The Certificate-- Signature-- Request process is described in FIG. 8. The process begins at 800 and the Applicant generates a certificate (810) including a public key. The certificate is filled in to the extent possible, absent, of course, the signature of the certifying authority. At 820, the Applicant adds whatever other information may be required by the PCA policy and formats the certificate into a request format. The Applicant self signs the certificate (830) and sends the self signed request to the CA for signing (840) using the Certificate-- Signature-- Request message format. The process ends at 850.
FIG. 9 is a flow chart of the Certificate-- Signature-- Reply process. The process starts at 900 by receiving a Certificate-- Signature-- Request message (905). The receiving authority authenticates the request in accordance with the policies set down by the policy certifying authority (910). The request message format is checked for compliance with certain formatting criteria (915). If it fails, a Certificate-- Signature-- Reject message is sent (920). If it passes, a check is made to see if this involves a new entity (925). If it does not (925-N), the certifying authority signs the certificate (930), marks the old certificate revoked including a date time stamp (935), and adds the old certificate to the certificate revocation list (940). If the request comes from a new entity (925-Y), the new certificate is signed (950). The signed certificate is stored in a certificate storage data base and/or forwarded to a common certificate repository (955). The signed certificate is sent to the requester in a Certificate-- Signature-- Reply message (960) and the process ends.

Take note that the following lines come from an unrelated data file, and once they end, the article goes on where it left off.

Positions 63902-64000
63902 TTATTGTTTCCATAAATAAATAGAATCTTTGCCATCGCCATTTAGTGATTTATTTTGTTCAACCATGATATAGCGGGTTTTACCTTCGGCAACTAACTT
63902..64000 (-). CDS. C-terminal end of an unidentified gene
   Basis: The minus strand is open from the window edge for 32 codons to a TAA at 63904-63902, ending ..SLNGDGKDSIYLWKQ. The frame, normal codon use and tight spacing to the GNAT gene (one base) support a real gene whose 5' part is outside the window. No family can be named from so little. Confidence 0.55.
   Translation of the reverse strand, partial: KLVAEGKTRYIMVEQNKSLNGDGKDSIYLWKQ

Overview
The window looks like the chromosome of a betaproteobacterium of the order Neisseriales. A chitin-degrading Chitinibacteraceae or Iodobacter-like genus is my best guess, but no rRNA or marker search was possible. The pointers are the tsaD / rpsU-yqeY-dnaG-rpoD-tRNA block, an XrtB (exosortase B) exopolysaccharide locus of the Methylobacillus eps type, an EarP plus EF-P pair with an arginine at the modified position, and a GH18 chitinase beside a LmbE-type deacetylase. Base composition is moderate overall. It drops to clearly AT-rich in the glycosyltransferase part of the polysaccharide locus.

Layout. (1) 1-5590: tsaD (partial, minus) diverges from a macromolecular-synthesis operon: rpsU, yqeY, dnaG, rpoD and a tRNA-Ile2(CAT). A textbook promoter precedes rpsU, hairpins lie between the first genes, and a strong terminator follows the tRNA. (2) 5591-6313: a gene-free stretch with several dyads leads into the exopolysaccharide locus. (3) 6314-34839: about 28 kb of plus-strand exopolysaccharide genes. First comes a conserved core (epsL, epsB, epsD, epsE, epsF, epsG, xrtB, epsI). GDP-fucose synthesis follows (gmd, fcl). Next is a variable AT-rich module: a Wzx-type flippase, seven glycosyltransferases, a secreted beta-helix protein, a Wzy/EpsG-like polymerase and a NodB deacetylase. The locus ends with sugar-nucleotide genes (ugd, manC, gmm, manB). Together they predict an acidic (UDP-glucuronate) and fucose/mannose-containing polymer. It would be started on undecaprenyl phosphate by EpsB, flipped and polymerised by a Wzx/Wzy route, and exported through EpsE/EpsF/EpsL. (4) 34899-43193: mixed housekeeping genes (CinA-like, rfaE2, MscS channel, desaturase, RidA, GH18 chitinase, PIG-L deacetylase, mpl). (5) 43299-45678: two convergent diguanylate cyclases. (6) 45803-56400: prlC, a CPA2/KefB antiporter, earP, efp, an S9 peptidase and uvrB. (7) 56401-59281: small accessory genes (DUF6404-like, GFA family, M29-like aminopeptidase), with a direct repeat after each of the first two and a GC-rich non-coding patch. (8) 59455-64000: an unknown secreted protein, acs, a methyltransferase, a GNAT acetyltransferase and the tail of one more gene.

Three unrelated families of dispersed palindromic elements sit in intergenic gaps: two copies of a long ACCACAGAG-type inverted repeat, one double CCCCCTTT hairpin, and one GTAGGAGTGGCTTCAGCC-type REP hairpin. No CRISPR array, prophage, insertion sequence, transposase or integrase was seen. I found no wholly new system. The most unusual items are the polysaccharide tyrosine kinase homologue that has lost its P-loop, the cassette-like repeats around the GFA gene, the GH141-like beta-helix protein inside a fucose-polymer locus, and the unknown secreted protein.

FIG. 10 is a flow chart of the Receive-- Certificate process. The process begins at item 1000 and, when a Certificate-- Signature-- Reply or Certificate-- Resign-- Reply message is received (1010), the message is authenticated (1020). The public key contained in the signed certificate is compared with the public key corresponding to the private key used to sign the Certificate-- Signature-- Request (1030). If the keys agree, the signed certificate from the incoming message is stored in the certificate storage data base (1040) and the process ends.